How to Mix Green with Watercolor

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Mixing Greens

Mixing green with watercolor can be a challenge, and this article will show you how to get the greens you want.

Greens straight from the tube can sometimes be garish and harsh. That is why I mix my greens with the colors on my palette, which is a limited palette of seven colors, but I will add other colors if I am painting flowers.

Mixing any blue and yellow won’t always make a good green.

So you would think you could just grab a warm blue and a cool yellow, but that is not always the case. A lot of times, you need to mix more than yellow and blue to get a shade that looks natural. If the green you mixed is too harsh, you can add a bit of its compliment (red) to dull it a bit.

How to - mixing green with watercolor

In the chart above you notice that the cool blues and cool yellows make the cleanest and most vibrant greens. The cool blues and warm yellow or the cool yellows and warm blues make dull greens and muddy browns.

Not sure which colors above are cool or warm

Just in case I have listed them below for you.

Cool Blues
(have some yellow in them)

Cobalt Teal
Cerulean Blue
Phthalo Blue
Prussian Blue

Warm Blues
(have some red in them)

French Ultramarine Blue

Cool Yellows
(have some blue in them)

Nickel Azo Gold
Hansa Yellow Light
Winsor Yellow

Warm Yellows
(have some red in them)

Indian Yellow
New Gamboge
Quinacridone Gold
Raw Sienna

Once you understand the undertones of color, it will make it much easier when mixing. 

For example, a warm blue and cool yellow mixed creates a dull green because it has all three primaries (red, yellow and blue).

A cool blue mixed with a cool yellow will create brighter greens. This is because you are mixing 2 primaries blue and yellow the red is missing so it will not dull your mixture. 

If you read my last article on mixing black, you saw how mixing three primaries (red, yellow and blue) made black.

mixing green with watercolor

HY = Hansa Yellow Light
WY = Winsor Yellow
UB = Ultramarine Blue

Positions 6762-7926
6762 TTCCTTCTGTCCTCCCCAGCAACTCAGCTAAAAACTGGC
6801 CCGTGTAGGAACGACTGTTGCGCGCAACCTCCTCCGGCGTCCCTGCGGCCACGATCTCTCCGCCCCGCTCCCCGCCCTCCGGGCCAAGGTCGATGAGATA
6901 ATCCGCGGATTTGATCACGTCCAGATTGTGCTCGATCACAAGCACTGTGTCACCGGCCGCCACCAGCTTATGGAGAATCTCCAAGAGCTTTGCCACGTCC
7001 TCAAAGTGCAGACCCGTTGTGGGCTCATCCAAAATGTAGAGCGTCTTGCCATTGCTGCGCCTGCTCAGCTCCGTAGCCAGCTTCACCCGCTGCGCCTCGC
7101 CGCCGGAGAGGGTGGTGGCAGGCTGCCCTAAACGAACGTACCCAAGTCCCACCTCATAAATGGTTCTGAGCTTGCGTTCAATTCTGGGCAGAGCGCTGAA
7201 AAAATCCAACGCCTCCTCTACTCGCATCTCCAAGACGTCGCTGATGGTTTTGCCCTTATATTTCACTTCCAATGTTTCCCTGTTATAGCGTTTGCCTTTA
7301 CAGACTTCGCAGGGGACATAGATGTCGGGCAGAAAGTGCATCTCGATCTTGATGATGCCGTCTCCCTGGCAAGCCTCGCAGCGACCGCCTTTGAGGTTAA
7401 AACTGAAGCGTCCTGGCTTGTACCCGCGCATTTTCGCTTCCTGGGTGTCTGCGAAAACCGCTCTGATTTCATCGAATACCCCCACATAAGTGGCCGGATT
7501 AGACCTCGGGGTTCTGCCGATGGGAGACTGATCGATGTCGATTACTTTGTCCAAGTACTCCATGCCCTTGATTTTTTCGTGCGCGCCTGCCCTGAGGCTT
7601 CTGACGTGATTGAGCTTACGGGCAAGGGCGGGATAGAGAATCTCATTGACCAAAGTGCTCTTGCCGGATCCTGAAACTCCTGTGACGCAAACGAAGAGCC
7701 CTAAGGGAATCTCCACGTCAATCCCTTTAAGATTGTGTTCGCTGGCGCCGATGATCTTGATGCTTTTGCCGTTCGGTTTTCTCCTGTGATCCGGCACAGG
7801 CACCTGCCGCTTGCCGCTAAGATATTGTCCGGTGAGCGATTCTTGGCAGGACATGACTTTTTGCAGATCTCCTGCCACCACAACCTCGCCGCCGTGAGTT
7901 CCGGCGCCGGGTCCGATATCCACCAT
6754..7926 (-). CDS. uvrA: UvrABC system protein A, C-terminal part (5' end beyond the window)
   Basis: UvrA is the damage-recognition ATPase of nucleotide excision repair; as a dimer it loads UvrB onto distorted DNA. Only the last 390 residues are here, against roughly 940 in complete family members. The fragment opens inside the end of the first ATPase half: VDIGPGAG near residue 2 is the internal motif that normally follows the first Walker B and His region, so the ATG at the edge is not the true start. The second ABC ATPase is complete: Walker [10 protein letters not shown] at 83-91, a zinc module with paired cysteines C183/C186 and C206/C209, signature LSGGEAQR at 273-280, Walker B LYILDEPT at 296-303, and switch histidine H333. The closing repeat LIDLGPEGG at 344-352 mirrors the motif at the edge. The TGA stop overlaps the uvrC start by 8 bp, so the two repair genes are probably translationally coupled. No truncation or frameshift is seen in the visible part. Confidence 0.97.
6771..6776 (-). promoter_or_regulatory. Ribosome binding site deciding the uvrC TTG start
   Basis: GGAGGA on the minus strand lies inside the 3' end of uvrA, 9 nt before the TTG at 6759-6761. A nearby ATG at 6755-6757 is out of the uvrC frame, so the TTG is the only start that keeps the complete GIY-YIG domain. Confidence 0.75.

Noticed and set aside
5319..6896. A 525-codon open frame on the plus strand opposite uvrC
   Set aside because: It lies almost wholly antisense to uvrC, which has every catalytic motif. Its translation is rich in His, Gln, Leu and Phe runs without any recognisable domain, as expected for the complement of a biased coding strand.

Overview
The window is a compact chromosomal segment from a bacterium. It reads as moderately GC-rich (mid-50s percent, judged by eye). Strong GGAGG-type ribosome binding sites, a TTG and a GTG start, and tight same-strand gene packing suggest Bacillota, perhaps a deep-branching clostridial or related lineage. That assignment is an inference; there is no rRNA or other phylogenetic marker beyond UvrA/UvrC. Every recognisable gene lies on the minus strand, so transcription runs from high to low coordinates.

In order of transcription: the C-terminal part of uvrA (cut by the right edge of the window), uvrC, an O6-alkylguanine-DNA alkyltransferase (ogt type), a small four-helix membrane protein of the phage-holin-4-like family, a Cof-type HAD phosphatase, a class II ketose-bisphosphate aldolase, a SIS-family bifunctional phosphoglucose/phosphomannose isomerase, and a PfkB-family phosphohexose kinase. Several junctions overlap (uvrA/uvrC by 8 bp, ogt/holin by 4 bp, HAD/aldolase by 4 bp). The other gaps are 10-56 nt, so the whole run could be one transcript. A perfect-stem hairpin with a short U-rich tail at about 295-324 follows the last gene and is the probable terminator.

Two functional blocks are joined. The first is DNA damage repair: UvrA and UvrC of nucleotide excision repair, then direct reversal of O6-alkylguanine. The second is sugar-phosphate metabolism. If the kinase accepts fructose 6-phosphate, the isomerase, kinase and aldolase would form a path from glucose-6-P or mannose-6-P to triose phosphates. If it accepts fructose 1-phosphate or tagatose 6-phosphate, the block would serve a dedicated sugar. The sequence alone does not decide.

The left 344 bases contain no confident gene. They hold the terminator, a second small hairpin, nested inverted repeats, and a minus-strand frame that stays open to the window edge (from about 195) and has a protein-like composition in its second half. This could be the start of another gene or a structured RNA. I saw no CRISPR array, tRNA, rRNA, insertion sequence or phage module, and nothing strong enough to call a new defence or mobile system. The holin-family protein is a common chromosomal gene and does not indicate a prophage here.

PB = Phthalo Blue
WR = Winsor Red
PS = Pyrrole Scarlet
PG = Phthalo Green
SG = Sap Green  

If you noticed in the chart above, I threw in two tube greens. You can get some great colors with them by mixing a little of another color. (See I am not against them all together lol) These are two greens that if you have them it is beneficial to make a color chart with your other colors.

I hate buying more paint colors than I need (OK, I even laughed as I typed that lol). The one green that I still buy is Winsor green (phthalo green) which I add to my palette when doing flowers, but I never use it straight out of the tube.  It creates some beautiful greens that you just can’t mix.

Color is a study all on its own. I spent a whole year studying color and mixing. It can get complex, I tried to keep this as straightforward as I could ?

Do you have a favorite color mix for green? 
Are there any colors you would like to know how to mix?
Did you try these mixtures? 

Please share below. I would love to know what you think.

I hope you have enjoyed this article.



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Written by Krista Hasson

I share because I love to help people. I hope that you can experience the same joy and confidence that painting has given me. My mission is for you to have the tools and the foundation that you need. I look forward to sharing my knowledge with you, so your journey with art can be a joyful and rewarding one!

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  1. Martha Harris

    I found this to be very informative as a new watercolor artist I could gain alot of great ideas for better paintings .I can’t get too much composition and liked the edges section.Thank you Martha

    • Krista Hasson

      You are very welcome Martha. It is my pleasure 🙂

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